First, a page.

Reply to post by 10ambetyjo
1. encourage further dialogue and discussion
2. encourage your classmate to think about other aspects of the topic
3. ask a relevant, meaningful question to better assist with your understanding
4. compare and/or contrast your responses
Inherently Good or Bad?
Considering the definitions of good and bad are different for every culture, I believe that people are generally products of their upbringing and influenced by societal norms. For example, I cannot say that eating a certain species of animal is inherently bad when the majority of the people in an area consume the animal routinely. What Americans view as good or bad is not always in line with what other nations view as good or bad. Our belief that someone is good or bad is influenced in part by our spiritual and religious beliefs but also a host of others. I do not believe people are either good or bad. I think we have intentions and actions that sometimes do not go as we plan but to say there is an inherently good or bad genetic predisposition is contestable and founded in cultural morality instead of empirical evidence. If people could be born good or bad I think we would see a lot more children who do terrible things (because good behavior is mostly overlooked). We would have more child murderers and children who accost others as well as steal, etc., whereas their good counterparts would just be seen as regular conforming children and the same goes for adults (Halbur & Halbur, 2015).
My Cultural Background
My cultural background is southern American. I am a Caucasian male from south Louisiana and I only ever identified with other southern white people because that is all I have ever known. I actually do not really even know how else to say it because the only cultural tie I feel is with other southern white people, which can be broken any minute due to my not caring about what culture I may or may not be associated with (and is likely due to ignorance on my part as well).
Culture and Beliefs
Both my mother’s family and my father’s family are littered with racists so let me get that out of the way first. I think growing up alongside two racist families taught me that just because you love your family does not mean you have to ascribe to their racial and prejudicial ideologies. I learned from a very young age that certain racial epithets would be spoken in my family openly and without any recourse whereas specific four letter curse words were forbidden to utter. The blatant disregard for one type of human being versus another never grew on me so the racism was cut off with me but then again I am already a sort of black sheep in my family. To answer the question more specifically, I think my background has strengthened my regard for other people and people different than me. I believe that everyone should be treated as equals because it is not as though we are from different planets, we all share the same ancestors and can do nothing about our skin color or where we grew up. We can only do something about our own ways of thinking and ensure that it is not harmful to others.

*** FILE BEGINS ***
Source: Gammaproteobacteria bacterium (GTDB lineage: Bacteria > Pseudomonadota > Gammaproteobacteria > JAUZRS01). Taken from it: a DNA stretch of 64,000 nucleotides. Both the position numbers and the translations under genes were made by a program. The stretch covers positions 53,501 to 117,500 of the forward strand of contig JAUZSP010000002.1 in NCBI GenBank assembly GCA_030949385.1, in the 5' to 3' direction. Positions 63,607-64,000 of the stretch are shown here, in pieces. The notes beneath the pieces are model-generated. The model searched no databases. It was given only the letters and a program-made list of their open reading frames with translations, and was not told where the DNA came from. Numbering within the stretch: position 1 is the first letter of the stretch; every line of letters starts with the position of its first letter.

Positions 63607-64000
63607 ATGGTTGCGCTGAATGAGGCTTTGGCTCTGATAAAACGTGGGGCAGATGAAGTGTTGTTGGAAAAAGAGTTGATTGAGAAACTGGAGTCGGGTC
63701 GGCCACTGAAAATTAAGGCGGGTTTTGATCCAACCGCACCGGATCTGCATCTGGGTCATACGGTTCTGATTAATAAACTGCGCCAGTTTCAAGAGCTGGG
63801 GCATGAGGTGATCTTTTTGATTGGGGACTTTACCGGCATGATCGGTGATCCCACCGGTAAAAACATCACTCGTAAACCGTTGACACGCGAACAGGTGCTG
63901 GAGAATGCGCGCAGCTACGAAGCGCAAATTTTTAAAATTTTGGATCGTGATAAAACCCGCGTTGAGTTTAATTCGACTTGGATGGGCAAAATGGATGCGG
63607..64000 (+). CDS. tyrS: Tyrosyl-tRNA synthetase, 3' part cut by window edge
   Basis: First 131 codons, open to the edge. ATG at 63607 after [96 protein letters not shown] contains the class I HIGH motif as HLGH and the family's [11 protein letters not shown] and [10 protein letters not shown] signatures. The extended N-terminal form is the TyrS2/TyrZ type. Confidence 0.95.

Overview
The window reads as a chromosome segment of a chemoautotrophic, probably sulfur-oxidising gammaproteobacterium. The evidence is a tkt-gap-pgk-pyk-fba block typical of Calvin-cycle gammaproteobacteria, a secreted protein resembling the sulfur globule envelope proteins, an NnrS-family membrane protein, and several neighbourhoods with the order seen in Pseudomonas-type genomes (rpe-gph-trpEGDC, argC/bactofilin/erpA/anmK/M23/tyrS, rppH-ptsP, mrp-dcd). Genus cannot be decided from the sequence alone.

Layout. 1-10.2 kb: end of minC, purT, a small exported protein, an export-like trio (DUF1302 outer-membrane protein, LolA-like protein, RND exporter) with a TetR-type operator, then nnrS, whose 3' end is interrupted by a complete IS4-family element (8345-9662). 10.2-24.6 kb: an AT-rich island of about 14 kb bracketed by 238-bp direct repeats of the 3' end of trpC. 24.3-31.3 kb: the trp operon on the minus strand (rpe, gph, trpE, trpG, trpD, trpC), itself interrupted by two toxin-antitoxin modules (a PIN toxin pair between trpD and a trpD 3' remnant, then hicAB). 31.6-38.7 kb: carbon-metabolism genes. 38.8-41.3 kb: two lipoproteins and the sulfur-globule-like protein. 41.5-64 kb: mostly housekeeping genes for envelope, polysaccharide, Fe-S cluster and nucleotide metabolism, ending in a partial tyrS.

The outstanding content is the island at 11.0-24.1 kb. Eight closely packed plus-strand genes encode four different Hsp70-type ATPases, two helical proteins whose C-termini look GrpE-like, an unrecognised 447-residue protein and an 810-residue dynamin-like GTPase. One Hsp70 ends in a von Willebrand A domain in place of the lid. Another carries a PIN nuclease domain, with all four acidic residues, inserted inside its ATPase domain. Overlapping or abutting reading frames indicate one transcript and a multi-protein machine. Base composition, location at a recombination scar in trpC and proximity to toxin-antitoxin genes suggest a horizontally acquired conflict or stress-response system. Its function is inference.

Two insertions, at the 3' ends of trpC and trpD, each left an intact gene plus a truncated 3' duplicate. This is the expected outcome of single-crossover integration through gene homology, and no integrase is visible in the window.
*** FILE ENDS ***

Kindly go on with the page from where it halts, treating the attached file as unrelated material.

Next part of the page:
My values begin with the regular values. I think certain freedoms are important like the freedom of speech and religion. I think we should not murder each other. I think being cruel to animals speaks volumes about what type of psychosis an individual may have. I value education highly and think everyone should be able to attend primary, secondary, and postsecondary institutions without being severely financially indebted. I think our money system is corrupt and economically biased and unequal on a number of fronts but primarily between men and women (the value in this instance is economic equality in nature). I value the right to decide what is best for our own bodies without governmental interference within reason. I value the Golden Rule sans masochism. I value technological advancements. I value personal space and personal hygiene. Finally, I suppose I could continue for quite a while but I will end by saying I value the power of laughter and try to elicit laughter from people at every opportunity.
Intersection of Culture and Values
One of my favorite poems is The Road Not Taken by Robert Frost. In the poem he discusses being a traveler in a forest and coming upon two paths. One is well worn and visually often used while the other is overgrown and wont for attention. Like Frost, I feel that I have taken that less often traveled road because the intersection of my culture and values lies in turmoil and struggle (Frost, 2016). I have usually taken the long way around things so that I get the most out of the experience. For instance, I am still in college at the age of twenty-nine. I feel like because I do not share a cultural background that I can be proud of really my values have been shaped by my diligent rerouting of my life. I could have just taken the simple path and become a nurse like my mother and many other family members, but I decided I wanted something more. So the intersection of my culture and values is my tireless search for education and my wanting to be a better person than I was yesterday.
Halbur, D. A., & Halbur, K. V. (2015). Developing Your Theoretical Orientation in Counseling and Psychotherapy (3rd ed.). Hoboken, NJ: Pearson Education, Inc.
Frost, R. (2016). The Road Not Taken. Retrieved November 3, 2016, from https://www.poetryfoundation.org/resources/learning/core-poems/detail/44272
- 4 years ago